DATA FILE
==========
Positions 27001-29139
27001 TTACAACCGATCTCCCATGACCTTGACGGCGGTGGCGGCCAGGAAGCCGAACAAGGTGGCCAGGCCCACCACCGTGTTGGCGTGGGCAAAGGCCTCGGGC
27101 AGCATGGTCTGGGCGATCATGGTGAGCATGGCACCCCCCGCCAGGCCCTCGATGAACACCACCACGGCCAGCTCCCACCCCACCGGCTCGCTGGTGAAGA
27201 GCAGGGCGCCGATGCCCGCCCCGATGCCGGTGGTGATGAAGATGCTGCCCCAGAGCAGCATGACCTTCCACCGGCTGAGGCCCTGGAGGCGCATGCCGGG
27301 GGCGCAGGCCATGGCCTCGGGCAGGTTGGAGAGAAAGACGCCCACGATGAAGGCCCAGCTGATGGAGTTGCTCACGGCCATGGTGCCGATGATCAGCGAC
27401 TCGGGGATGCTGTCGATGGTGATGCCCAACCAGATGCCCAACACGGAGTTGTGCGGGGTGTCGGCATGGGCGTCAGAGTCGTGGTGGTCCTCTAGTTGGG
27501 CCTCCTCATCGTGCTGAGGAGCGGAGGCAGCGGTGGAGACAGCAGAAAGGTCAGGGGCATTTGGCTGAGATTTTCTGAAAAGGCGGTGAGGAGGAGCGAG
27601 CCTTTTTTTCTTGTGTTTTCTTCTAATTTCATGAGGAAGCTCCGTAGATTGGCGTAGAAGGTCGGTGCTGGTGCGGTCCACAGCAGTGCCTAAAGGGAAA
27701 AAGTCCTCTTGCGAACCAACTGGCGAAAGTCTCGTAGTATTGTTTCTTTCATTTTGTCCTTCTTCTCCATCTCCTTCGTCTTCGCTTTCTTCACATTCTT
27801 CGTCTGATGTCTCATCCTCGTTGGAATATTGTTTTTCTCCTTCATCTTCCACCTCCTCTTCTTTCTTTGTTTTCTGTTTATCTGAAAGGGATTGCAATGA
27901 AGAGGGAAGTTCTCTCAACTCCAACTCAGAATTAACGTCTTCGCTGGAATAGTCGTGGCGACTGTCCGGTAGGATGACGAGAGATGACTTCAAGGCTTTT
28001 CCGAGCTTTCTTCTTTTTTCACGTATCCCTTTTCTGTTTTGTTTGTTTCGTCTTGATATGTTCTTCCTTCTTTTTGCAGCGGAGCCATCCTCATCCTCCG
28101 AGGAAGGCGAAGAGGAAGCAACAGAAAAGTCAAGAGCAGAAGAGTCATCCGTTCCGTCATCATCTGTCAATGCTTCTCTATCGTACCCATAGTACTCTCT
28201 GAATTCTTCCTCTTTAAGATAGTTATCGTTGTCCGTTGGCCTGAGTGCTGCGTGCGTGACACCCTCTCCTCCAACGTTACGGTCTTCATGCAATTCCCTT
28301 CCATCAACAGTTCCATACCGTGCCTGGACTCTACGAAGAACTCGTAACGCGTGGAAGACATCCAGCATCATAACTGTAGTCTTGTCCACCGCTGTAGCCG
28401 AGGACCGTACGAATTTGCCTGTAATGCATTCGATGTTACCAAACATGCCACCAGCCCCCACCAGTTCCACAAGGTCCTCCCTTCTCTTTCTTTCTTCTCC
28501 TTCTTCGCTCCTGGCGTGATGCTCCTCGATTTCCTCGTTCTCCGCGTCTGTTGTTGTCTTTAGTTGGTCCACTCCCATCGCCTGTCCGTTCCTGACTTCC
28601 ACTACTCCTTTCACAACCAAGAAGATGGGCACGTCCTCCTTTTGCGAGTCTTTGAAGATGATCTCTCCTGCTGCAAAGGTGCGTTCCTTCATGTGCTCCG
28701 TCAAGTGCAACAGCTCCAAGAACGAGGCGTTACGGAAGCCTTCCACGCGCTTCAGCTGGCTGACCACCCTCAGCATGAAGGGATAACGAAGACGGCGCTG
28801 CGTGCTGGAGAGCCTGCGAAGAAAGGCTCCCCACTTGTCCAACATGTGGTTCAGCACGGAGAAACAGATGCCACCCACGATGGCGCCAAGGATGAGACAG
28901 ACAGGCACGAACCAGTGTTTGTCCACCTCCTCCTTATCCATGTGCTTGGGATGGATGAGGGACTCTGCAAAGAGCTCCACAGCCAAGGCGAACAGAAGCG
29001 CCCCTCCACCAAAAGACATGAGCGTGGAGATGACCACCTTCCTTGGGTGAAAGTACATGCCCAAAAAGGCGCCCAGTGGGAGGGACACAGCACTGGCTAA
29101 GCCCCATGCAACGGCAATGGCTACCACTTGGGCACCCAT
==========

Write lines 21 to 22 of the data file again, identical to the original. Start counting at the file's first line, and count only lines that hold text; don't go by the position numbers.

28901 ACAGGCACGAACCAGTGTTTGTCCACCTCCTCCTTATCCATGTGCTTGGGATGGATGAGGGACTCTGCAAAGAGCTCCACAGCCAAGGCGAACAGAAGCG
29001 CCCCTCCACCAAAAGACATGAGCGTGGAGATGACCACCTTCCTTGGGTGAAAGTACATGCCCAAAAAGGCGCCCAGTGGGAGGGACACAGCACTGGCTAA